Author Archive

John Muir Trail Record!

September 24, 2009

A totally unheralded Brett Maune crushed the John Muir Trail record this September 3-6. Peter Bakwin’s site describes it best:

Brett Maune has destroyed both the unsupported and overall records for this classic trail. Maune travelled unsupported from Whitney Portal to Yosemite in 3d 14h 13m (3d 9h 58m from Whitney Summit), beating the Sue Johnston’s overall (supported) record by 5h 47m, and beating Michael Popov’s unsupported record by over 19 hours! Prior to this trip Maune was a virtual unknown in the ultra and fastpacking scenes.

The JMT is possibly the finest “long trail” in the world. During it’s 223 mile length, not only is the route all single track, but it doesn’t even cross a road, while starting from the highest mountain in the lower 49, and finishing in the fabled Yosemite Valley.

It doesn’t get any better than this. Or any harder. The JMT is not obscure; many top endurance athletes have given it a go.

“We had over 8 hours to hike the last 12.7 miles with a net downhill run of 5,300′. I was feeling great and believed the record was mine. Then the wheels fell off…”

– Flyin’ Brian Robinson, on his 2003 record attempt that came up short after 210 miles.



Kilian Jornet – Tahoe Rim Trail

September 23, 2009

Earlier I reported that Kilian Jornet was planning to go for the fabled John Muir Trail record. He is one of the best mountain runners in the world, so that was big news. I suggested that he had the talent to crush the existing record, but his planning was questionable.


The latter turned out to be the case … his team discovered that in the US, access to public land is not guaranteed, and athletic achievement is not encouraged as it is in Europe. You can’t say, “Hey, I’ve trained for this for months, I going to see how fast I can run this, now can I please have a permit?” Not only will this not work, but it will probably backfire.

In short, they couldn’t get a permit to run the John Muir Trail. So they’re going to try the Tahoe Rim Trail instead.

Kilian3The website describing this effort is so over-the-top and filled with hype, that it’s impossible to figure out what he’s actually doing. However, sources say he’s going to start early this Monday morning. As in all his runs, he will have massive support from his sponsor Solomon, including pacers, and probably a video crew. The current record is 45 hrs 45 mins set by Tim Twietmeyer in 2005; he should be able take a minimum of 5 full hours off that. Hopefully, this will be practice for a JMT run next year.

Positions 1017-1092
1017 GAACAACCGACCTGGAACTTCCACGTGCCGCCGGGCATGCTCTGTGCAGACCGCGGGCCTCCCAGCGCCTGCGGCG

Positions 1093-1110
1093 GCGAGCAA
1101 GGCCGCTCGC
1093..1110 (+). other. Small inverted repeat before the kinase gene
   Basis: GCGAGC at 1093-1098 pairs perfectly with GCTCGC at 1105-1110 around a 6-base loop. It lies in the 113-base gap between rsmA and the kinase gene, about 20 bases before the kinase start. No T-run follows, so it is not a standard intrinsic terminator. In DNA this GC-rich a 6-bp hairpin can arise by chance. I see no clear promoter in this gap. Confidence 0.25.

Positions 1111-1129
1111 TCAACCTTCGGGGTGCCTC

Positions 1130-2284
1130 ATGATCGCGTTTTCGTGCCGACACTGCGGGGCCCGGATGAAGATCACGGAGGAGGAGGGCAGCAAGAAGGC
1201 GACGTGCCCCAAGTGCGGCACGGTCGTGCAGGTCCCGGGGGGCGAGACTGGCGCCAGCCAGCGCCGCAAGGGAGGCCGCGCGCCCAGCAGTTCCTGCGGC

Stay tuned.


Long Trail Record

September 9, 2009


Jonathan Basham on the trail now! He is over halfway done and on pace for a new record. Reports below are coming in from JB’s crew (check back for updates as they come in) – – –

Progress Reports Verbatim

10:54 am, 9/6

JB and crew heading up to North Jay for the night. Will begin the hike at 5am. I will send you texts to keep you updated.

6:38 am, 9/7

JB and Travis just completed the first 12 miles in 3.5 hours. JB feeling great! Weather is spectacular.

3:53 pm, 9/7

JB is looking strong on day one. He is five miles from ending his 53.6 mile day. Plans to start day two at 4 am.

5:43 am, 9/8

JB started out at 4am. Completed the first 10.9 mile section at 645 and headed out for 18.4 section with two HUGE climbs over Mansfield and camels hump. He looks and feels strong!

5:06 pm, 9/8

Waiting for JB to end day two. Should be here in two hours. Looking real strong. Will complete 56.2 for day.

? am, 9/9

JB started at 3:30am at Appalachian gap after putting in 55.2 miles yesterday. He will finish at green road today. Its a short day because he added a 2.6 section to the end of yesterday. His right knee was hurting a little in the downhills this morning but still looking good!

* 5:17 am, 9/10

Hello from the trail! JB started out at 2:30 this morning. He is starting to get some hot spots on his soles which slowed him down a little. He picked it back up and is still on record pace. He is unsure if he will be able to sleep tonight or not but he did get a solid 4 hours last night. I will keep you posted.

** 12:36 pm MDT, 9/11

13 to go.  Looking solid for the record.

*** 6:33 pm, 9/11